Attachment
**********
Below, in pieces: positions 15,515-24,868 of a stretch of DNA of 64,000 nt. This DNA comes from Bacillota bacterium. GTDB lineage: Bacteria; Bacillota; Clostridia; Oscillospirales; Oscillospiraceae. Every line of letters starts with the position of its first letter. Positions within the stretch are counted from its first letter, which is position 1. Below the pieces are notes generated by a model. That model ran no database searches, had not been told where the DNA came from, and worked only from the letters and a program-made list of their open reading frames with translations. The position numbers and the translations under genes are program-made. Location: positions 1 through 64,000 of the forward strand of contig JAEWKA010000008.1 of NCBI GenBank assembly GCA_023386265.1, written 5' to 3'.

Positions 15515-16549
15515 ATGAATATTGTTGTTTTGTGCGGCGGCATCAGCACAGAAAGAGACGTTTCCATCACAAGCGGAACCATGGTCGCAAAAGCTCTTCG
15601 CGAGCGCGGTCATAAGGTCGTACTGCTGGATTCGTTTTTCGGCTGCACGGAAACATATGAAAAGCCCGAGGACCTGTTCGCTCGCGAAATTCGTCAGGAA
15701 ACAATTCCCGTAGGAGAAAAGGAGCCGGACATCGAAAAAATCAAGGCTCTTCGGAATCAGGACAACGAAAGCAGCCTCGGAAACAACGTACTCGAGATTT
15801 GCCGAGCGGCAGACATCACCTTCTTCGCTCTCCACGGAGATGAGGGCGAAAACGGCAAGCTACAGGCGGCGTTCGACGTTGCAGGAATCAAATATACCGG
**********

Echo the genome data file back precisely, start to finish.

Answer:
Below, in pieces: positions 15,515-24,868 of a stretch of DNA of 64,000 nt. This DNA comes from Bacillota bacterium. GTDB lineage: Bacteria; Bacillota; Clostridia; Oscillospirales; Oscillospiraceae. Every line of letters starts with the position of its first letter. Positions within the stretch are counted from its first letter, which is position 1. Below the pieces are notes generated by a model. That model ran no database searches, had not been told where the DNA came from, and worked only from the letters and a program-made list of their open reading frames with translations. The position numbers and the translations under genes are program-made. Location: positions 1 through 64,000 of the forward strand of contig JAEWKA010000008.1 of NCBI GenBank assembly GCA_023386265.1, written 5' to 3'.

Positions 15515-16549
15515 ATGAATATTGTTGTTTTGTGCGGCGGCATCAGCACAGAAAGAGACGTTTCCATCACAAGCGGAACCATGGTCGCAAAAGCTCTTCG
15601 CGAGCGCGGTCATAAGGTCGTACTGCTGGATTCGTTTTTCGGCTGCACGGAAACATATGAAAAGCCCGAGGACCTGTTCGCTCGCGAAATTCGTCAGGAA
15701 ACAATTCCCGTAGGAGAAAAGGAGCCGGACATCGAAAAAATCAAGGCTCTTCGGAATCAGGACAACGAAAGCAGCCTCGGAAACAACGTACTCGAGATTT
15801 GCCGAGCGGCAGACATCACCTTCTTCGCTCTCCACGGAGATGAGGGCGAAAACGGCAAGCTACAGGCGGCGTTCGACGTTGCAGGAATCAAATATACCGG